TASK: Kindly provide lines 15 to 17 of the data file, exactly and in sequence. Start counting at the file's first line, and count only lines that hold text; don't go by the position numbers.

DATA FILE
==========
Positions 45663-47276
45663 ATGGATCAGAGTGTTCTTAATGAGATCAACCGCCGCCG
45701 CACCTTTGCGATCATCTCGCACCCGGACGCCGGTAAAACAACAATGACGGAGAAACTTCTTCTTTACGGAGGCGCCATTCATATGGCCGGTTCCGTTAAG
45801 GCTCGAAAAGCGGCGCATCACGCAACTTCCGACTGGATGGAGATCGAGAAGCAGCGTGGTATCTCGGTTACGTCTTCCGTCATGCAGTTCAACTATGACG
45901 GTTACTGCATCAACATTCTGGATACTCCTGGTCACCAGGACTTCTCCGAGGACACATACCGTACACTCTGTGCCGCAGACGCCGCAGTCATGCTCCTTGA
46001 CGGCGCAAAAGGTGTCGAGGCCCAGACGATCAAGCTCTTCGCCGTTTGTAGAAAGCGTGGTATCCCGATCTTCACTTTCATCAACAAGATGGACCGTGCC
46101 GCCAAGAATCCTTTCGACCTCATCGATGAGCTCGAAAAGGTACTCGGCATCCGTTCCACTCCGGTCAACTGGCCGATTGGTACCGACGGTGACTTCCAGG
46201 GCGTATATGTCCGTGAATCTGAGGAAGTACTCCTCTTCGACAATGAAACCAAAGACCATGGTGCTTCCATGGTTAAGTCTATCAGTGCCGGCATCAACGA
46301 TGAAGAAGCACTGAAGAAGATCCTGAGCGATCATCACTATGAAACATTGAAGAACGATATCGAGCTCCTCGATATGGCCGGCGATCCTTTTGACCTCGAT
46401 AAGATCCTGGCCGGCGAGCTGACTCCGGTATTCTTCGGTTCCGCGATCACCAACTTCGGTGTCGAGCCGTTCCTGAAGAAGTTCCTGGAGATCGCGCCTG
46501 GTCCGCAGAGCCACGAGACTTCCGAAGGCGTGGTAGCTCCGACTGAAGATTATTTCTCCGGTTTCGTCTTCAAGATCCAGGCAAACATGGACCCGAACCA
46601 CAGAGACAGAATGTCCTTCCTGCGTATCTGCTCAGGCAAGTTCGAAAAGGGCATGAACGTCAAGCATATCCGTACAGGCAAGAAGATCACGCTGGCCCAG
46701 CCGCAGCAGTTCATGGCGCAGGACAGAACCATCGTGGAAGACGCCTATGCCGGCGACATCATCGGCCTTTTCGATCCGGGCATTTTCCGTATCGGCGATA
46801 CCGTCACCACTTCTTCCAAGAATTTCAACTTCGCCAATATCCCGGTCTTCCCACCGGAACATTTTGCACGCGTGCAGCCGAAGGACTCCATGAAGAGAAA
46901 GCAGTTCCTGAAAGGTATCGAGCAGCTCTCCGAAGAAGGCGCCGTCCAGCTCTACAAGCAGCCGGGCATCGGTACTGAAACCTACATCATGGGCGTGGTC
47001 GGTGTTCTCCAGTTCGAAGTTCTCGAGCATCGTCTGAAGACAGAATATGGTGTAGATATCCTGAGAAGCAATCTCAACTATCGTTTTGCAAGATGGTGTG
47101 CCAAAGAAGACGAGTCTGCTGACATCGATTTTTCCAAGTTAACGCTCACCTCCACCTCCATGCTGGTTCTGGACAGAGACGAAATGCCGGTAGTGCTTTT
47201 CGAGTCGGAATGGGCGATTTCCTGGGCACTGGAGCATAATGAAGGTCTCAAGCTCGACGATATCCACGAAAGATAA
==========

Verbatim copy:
46901 GCAGTTCCTGAAAGGTATCGAGCAGCTCTCCGAAGAAGGCGCCGTCCAGCTCTACAAGCAGCCGGGCATCGGTACTGAAACCTACATCATGGGCGTGGTC
47001 GGTGTTCTCCAGTTCGAAGTTCTCGAGCATCGTCTGAAGACAGAATATGGTGTAGATATCCTGAGAAGCAATCTCAACTATCGTTTTGCAAGATGGTGTG
47101 CCAAAGAAGACGAGTCTGCTGACATCGATTTTTCCAAGTTAACGCTCACCTCCACCTCCATGCTGGTTCTGGACAGAGACGAAATGCCGGTAGTGCTTTT